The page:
Once I began to feel more comfortable in a car, I started to use the accelerator. “You can accelerate now” he said “ah not that much!” I didn’t realise how sensitive an accelerator can be and I think in turn this amused Keith. He was amused with me the whole time I reckon, I noticed that he was also eating many mints- possibly to calm his nerves. After I drove up and down the track for a bit, accelerating where necessary and trying not to smash my egg, he asked me to pull over so that I could have a go in an automatic. As there was no clutch I didn’t have to wait for the car to rumble but this moment of disappointment passed fairly quickly. He asked me what the letters on the gear stick mean, “D means drive, and R means roundabout!” I said without thinking and partly to be a bit daft. He giggled, and told me that I’d drive any driving instructor up the wall. I took this as a compliment. (R does in fact mean reverse in case you hadn’t worked that out.) I put the car into D, and tootled around in the automatic for a bit, until he decided that I was going to do an emergency stop. The thought of this excited and terrified me in equal measure. I was going to try very hard to not drive through the hedge ahead I’d decided. I started to accelerate faster, and faster- in reality I was only doing 15 miles an hour but it felt much more than this. He suddenly shouted “STOP” and I practised my newly learned brake skills. “If I was wearing a wig, it would be on the floor” he told me, which roughly translates as ‘you did very well’ The last part of the driving assessment, once we and the resident fly had recovered from the emergency stop was to reverse into a parking space. I was slightly dubious about being able to do this, but I dived into the challenge. I put the car into ‘R’ and successfully managed to guide the car in between the two white lines. My lack of spatial awareness didn’t seem to be a massive issue here, I was probably more cautious because of this, but I made it safely into the parking space.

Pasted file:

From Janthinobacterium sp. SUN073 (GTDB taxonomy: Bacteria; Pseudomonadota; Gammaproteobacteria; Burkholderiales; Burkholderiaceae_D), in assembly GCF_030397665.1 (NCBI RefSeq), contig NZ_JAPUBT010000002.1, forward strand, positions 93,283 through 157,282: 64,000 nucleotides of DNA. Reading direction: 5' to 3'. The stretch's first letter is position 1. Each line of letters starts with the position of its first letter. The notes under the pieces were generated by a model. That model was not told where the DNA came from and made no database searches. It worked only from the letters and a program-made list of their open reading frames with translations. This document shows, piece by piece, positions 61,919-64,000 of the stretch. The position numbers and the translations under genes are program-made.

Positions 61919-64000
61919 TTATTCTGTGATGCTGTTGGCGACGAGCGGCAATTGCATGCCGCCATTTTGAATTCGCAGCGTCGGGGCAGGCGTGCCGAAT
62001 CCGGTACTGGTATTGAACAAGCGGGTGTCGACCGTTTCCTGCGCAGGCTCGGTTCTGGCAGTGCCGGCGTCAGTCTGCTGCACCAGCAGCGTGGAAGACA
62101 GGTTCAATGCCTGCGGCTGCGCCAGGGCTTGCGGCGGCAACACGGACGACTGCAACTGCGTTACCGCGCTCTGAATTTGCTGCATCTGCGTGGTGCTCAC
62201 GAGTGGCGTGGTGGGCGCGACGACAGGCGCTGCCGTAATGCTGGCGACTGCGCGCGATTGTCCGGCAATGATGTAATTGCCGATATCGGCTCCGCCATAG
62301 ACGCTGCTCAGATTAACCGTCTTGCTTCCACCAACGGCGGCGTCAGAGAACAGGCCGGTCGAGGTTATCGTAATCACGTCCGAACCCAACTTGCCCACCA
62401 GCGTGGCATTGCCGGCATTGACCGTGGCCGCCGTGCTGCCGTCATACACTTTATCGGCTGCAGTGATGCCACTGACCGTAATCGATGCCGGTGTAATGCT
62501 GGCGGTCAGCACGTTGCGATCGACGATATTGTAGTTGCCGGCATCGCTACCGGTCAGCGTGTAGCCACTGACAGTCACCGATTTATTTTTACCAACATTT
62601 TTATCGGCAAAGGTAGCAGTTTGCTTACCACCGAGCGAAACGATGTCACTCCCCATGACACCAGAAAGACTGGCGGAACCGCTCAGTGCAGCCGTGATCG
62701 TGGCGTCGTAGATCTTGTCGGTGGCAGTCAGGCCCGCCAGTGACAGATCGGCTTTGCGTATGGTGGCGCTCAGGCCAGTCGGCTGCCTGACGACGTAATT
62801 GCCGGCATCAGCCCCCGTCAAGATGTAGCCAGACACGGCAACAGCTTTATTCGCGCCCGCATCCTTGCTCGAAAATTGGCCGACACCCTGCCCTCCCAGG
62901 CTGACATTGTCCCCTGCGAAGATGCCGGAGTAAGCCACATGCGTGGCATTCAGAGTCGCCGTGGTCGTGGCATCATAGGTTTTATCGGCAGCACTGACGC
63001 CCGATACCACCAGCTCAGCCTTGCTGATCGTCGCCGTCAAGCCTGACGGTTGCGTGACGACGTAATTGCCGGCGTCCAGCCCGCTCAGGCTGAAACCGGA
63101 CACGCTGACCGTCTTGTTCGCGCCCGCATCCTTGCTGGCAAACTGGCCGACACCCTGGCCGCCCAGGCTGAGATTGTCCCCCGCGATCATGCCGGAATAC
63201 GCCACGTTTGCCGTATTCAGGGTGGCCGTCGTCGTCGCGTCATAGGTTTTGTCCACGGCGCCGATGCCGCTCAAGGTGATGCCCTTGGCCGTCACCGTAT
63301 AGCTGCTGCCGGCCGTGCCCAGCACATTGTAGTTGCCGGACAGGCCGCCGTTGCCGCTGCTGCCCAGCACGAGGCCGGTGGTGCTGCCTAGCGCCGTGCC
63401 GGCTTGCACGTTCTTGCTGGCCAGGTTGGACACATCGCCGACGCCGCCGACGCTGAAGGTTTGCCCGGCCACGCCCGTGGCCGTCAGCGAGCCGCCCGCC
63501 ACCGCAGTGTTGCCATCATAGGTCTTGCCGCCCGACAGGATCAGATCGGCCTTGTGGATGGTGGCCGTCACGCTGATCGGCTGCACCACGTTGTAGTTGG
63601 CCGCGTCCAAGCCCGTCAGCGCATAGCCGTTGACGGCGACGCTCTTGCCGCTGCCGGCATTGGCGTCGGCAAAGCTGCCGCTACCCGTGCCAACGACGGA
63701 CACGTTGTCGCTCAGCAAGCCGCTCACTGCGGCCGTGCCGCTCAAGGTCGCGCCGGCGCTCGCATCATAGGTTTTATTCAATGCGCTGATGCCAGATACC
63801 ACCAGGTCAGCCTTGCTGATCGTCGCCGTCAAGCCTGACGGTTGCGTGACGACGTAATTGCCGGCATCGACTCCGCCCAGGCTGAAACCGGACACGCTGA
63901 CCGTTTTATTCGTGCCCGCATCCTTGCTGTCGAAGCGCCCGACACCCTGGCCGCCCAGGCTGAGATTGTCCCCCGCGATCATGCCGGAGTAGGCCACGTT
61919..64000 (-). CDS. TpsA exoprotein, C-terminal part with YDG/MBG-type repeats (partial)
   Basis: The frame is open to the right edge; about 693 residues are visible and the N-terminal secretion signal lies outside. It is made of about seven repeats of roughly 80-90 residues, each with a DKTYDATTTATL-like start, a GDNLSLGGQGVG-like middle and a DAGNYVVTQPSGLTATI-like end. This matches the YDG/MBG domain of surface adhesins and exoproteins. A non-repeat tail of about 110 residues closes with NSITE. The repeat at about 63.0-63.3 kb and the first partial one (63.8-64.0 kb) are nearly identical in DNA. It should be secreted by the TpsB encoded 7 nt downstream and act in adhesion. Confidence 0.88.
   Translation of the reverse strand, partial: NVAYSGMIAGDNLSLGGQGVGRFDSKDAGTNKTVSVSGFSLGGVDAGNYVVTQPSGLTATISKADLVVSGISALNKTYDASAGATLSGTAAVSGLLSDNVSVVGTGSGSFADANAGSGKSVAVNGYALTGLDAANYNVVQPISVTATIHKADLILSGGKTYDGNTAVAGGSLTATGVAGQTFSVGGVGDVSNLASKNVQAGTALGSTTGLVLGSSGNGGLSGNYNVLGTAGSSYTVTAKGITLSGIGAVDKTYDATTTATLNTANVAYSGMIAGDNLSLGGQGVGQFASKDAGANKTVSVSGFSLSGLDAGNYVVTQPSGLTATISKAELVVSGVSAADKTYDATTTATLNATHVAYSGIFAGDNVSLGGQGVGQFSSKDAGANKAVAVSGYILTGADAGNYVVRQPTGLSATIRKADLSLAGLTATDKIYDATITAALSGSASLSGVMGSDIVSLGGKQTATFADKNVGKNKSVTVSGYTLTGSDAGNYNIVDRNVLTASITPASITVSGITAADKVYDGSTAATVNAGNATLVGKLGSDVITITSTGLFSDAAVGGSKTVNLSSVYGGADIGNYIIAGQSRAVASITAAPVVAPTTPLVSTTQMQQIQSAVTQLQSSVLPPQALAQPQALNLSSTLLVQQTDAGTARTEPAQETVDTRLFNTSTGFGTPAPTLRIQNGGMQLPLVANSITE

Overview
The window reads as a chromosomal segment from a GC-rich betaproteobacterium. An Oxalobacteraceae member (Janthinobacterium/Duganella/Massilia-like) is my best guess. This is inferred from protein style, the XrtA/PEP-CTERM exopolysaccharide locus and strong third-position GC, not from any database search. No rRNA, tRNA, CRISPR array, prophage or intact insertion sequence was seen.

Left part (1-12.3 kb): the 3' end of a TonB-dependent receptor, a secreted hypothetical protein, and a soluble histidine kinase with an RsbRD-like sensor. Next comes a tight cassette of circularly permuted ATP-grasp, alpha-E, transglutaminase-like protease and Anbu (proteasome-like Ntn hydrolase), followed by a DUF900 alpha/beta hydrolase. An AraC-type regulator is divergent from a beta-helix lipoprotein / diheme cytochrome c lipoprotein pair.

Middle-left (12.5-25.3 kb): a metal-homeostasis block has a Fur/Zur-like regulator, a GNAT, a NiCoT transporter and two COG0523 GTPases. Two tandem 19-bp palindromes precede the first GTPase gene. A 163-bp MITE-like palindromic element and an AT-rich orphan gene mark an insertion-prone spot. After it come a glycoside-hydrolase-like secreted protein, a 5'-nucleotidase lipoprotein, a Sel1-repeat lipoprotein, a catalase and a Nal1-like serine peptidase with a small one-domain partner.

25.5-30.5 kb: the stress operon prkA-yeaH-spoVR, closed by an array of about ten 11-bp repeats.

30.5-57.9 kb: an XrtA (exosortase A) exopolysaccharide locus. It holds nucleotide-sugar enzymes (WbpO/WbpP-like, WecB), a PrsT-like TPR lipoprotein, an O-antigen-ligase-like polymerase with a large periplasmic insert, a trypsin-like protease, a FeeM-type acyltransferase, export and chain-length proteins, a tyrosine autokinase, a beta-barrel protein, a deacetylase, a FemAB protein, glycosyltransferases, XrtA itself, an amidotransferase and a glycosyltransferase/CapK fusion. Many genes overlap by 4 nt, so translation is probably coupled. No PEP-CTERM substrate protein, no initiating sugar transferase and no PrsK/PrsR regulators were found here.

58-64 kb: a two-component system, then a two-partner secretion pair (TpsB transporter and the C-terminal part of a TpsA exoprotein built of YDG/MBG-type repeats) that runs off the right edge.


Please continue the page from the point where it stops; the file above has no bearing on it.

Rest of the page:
After the assessment we left the car to go back inside, I felt a mixture of relief, happiness and ‘oh my god did I really just do that’ Keith offered me a celebratory mint. Once inside, we met with Pearl for a debrief and the verdict. They asked me how I found the driving exercise, I told them that It was more exciting than I thought it would be, they said that I’d done well and had covered more than most people would in a first driving lesson. Then the verdict came- their professional opinion was that there wasn’t anything medical or safety wise that would stop me from learning to drive. I also had the option of either learning in a manual or an automatic, whatever suits me- they didn’t make any recommendation on this front other than that it would take longer in a manual. I knew that it will possibly take me a long time anyway, so hearing this came as no surprise- but it’s nice to have driving as a maybe option, even if it won’t happen for several years. They recommended to start learning to drive in a manual car, and then if there were any specific problems to change to an automatic. As we left I thanked them for their time and patience with me; “Our pleasure- it’s been entertaining” I’m guessing they’ll not be forgetting me any time soon…
My experience of being assessed for driving has been an entirely positive one, I felt reassured throughout, despite at times being pretty bemused by some of the tasks they asked me to do. I also feel that some of my fears that I had about driving have been resolved. It still scares me, but I am getting better- finally getting in a car and having a go, really did wonders for my confidence. It really is worth it, to anyone thinking about getting assessed for driving, it didn’t cost me a penny as it’s on the NHS and has given me the tools to move forward with learning to drive, building up my independence and the list things that I can do. The key now, is to find a good driving instructor who’s understanding, has the patience to give me time to process information and can work around my way of doing things. I was given a list of approved instructors at my assessment who are experienced with working with people with disabilities, so this gives me hope that I can find someone who will be able to help me make driving a reality. After years of thinking about driving, I’m finally a step closer to actually getting there.
As mentioned everywhere on my twitter/Facebook/previous blog posts. I’ve recently had an NDA nomination. If you’d like to vote for me for positive role model for disability in the National Diversity awards, you can do so here: https://nominate.nationaldiversityawards.co.uk/nominate/endorse/29906
And a massive THANK YOU to everyone who has already voted for me, you really have made my day/week/year.